The researchers recently demonstrated in a study that the exoskeleton — which looks more like superhero armor than medical equipment — was safe and well-tolerated and could be worn while the children walked on their own.
The researchers also demonstrated that improvements in walking with the exoskeleton increased over time as the children continued to use it, according to the study, published in August in the journal Science Translational Medicine.
The researchers found that, as the children walked across the lab floor, the exoskeleton reduced crouch by changing their posture and assisting in the extension of their knees.
While wearing the exoskeleton, six of the seven children showed posture and walking improvements equivalent to or greater than improvements typically seen from invasive orthopedic surgery, the researchers noted in the study.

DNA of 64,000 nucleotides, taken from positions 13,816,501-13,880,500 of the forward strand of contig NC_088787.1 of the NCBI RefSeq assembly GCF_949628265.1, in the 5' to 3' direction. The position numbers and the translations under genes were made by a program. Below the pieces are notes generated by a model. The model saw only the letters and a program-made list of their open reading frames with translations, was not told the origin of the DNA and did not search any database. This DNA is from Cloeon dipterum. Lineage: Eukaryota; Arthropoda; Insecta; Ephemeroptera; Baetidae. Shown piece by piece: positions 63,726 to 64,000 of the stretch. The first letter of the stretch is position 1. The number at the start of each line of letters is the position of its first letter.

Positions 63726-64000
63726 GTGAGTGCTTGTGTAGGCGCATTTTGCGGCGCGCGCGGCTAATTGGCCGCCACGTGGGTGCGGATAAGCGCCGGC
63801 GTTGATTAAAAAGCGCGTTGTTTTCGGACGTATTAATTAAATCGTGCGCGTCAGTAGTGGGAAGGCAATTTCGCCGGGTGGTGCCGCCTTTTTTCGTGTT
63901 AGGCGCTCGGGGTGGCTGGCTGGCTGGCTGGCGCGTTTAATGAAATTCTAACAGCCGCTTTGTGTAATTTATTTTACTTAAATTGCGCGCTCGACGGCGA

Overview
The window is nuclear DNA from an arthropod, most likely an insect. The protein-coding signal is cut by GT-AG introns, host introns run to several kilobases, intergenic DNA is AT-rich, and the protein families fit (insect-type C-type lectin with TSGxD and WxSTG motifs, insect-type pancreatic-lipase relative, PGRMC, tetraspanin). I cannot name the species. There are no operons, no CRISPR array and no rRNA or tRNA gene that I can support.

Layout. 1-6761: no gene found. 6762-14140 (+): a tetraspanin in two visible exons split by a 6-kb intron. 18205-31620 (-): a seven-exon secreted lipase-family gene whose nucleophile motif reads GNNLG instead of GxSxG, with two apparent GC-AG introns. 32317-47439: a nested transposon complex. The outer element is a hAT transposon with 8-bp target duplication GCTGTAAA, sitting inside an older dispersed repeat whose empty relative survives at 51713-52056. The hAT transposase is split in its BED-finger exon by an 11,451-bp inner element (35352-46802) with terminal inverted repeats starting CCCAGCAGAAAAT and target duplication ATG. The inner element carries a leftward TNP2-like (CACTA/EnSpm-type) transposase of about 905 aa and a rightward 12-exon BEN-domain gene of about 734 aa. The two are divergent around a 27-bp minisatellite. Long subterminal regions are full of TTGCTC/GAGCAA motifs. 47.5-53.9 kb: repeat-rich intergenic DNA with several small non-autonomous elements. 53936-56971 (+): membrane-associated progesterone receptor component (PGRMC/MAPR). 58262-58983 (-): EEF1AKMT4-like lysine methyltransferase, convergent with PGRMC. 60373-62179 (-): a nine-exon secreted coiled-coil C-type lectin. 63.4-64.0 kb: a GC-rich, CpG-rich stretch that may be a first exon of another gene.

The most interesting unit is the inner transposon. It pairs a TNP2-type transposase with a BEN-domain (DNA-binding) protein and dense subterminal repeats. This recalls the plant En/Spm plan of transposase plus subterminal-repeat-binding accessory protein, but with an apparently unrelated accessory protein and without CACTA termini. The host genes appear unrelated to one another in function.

“Most of the children were pretty excited to feel the way that this device changed how they walked,” said Thomas Bulea, staff scientist in the center’s Rehabilitation Medicine Department and lead author of the study.
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